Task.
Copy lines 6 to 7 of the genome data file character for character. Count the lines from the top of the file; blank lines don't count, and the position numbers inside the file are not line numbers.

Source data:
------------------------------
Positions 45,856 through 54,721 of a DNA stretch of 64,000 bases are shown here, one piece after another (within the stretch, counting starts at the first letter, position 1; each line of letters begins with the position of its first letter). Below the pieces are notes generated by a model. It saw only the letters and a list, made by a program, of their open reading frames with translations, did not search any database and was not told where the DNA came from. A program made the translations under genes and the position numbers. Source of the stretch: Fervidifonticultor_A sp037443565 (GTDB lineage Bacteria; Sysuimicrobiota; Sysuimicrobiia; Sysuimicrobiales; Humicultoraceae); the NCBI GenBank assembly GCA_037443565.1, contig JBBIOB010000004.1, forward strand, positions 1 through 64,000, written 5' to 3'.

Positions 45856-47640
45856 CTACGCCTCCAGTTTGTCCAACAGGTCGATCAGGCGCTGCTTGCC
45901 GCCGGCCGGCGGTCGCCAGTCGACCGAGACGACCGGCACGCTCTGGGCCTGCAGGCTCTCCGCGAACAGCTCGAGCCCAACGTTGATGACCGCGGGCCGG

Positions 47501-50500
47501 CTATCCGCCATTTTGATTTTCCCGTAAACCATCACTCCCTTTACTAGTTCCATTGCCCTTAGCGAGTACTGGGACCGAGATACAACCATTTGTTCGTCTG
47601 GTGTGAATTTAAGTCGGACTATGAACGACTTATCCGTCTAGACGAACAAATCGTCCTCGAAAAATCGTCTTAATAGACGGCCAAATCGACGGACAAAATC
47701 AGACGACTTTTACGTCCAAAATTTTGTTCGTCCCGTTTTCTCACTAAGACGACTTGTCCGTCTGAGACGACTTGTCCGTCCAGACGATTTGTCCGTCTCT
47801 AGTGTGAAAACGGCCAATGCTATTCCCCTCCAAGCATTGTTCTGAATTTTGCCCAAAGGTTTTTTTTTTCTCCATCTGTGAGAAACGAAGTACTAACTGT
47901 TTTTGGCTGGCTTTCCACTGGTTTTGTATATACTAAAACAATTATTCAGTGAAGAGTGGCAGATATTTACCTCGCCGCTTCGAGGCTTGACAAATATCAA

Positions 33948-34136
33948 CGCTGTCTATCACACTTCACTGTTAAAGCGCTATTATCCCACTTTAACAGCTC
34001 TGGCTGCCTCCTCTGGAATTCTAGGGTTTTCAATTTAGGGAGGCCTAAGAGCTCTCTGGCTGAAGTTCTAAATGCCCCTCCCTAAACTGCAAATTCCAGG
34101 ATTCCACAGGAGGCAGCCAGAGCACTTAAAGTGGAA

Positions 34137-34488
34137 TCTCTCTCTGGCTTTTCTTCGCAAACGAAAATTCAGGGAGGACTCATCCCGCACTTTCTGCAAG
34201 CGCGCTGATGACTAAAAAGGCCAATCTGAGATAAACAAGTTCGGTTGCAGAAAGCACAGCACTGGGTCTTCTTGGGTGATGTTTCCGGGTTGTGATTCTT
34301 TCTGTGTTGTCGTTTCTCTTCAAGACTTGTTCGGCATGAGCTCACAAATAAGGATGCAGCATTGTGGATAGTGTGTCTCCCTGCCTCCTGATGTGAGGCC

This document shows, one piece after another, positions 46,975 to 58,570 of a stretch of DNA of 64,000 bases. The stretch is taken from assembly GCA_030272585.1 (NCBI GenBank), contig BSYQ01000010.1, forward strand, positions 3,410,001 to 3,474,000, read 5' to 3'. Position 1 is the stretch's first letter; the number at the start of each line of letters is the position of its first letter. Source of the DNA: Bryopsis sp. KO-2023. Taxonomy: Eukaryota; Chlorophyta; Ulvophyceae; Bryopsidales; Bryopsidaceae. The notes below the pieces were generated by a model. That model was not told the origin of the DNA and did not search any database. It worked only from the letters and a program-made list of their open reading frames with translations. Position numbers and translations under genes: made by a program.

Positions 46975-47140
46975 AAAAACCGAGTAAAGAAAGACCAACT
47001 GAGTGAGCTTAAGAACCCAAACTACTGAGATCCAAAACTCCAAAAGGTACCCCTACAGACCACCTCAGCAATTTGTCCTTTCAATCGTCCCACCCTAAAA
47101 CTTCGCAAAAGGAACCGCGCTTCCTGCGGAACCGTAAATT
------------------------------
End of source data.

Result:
47501 CTATCCGCCATTTTGATTTTCCCGTAAACCATCACTCCCTTTACTAGTTCCATTGCCCTTAGCGAGTACTGGGACCGAGATACAACCATTTGTTCGTCTG
47601 GTGTGAATTTAAGTCGGACTATGAACGACTTATCCGTCTAGACGAACAAATCGTCCTCGAAAAATCGTCTTAATAGACGGCCAAATCGACGGACAAAATC